Project assurance in today's healthcare information technology (IT) environment poses new and increasing challenges. We're in the midst of a data explosion, with demands for electronic health record (EHR) systems that require optimization to support clinical and revenue cycle operations. At the same time, health systems need their EHR systems to provide a foundation for analytics to support meaningful use, improved clinical outcomes, and reduced costs of care.
As a result, the velocity of healthcare IT project requests is at an all-time high, and each requires a careful balance of often-competing stakeholder interests with limited resources and time. Factor in rapid changes in technology — cloud computing and mobile technology, for example — then add external factors, such as HIPAA and MACRA regulations, and the threat of cyberattacks and data breaches to the mix. It's a recipe for uncertainty and added risk.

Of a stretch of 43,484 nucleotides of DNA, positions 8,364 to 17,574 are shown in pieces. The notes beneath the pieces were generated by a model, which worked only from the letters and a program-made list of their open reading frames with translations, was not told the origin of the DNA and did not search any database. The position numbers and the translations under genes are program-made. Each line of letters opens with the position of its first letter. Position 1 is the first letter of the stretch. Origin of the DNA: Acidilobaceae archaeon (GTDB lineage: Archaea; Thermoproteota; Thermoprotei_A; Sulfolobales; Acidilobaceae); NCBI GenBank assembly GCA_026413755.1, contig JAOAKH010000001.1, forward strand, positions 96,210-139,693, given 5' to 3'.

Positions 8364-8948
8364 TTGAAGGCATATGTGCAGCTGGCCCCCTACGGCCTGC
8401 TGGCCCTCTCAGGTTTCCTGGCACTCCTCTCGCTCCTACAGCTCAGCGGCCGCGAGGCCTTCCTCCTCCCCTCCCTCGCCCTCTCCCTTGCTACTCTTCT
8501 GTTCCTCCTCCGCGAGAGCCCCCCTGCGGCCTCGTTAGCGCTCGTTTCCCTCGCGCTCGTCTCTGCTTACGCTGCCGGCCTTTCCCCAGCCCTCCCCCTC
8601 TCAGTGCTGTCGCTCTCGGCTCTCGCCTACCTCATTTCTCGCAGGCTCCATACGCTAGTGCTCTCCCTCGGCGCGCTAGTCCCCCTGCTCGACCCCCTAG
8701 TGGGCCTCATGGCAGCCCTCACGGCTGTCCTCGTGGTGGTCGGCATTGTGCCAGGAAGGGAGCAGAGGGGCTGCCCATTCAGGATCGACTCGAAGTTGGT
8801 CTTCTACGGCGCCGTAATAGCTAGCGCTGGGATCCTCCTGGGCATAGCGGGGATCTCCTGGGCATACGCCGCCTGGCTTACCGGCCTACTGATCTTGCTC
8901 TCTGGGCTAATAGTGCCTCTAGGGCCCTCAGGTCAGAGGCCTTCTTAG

The velocity of healthcare IT project requests is at an all-time high, and each requires a careful balance of often competing stakeholder interests with limited resources and time.
Now, more than ever, healthcare organizations must have thorough IT project delivery practices in place to best manage not only project resources, communications, and expectations, but also the heightened risk and new demands.
These seven best practices can help you consistently ensure successful IT project delivery:
Create an IT governance structure.
Proper IT governance is critical to the organization’s mission and success. First, develop an IT steering committee. Healthcare organizations must have alignment and understanding between executive and IT leadership. The overwhelming majority of IT projects, even those that seem small-scale, aren’t just “technology issues” but typically, complex and multifaceted. And, they invariably affect a significant swath of personnel and ultimately, consumers and other stakeholders. An IT steering committee helps you gain that alignment by bringing key decision-makers to the table.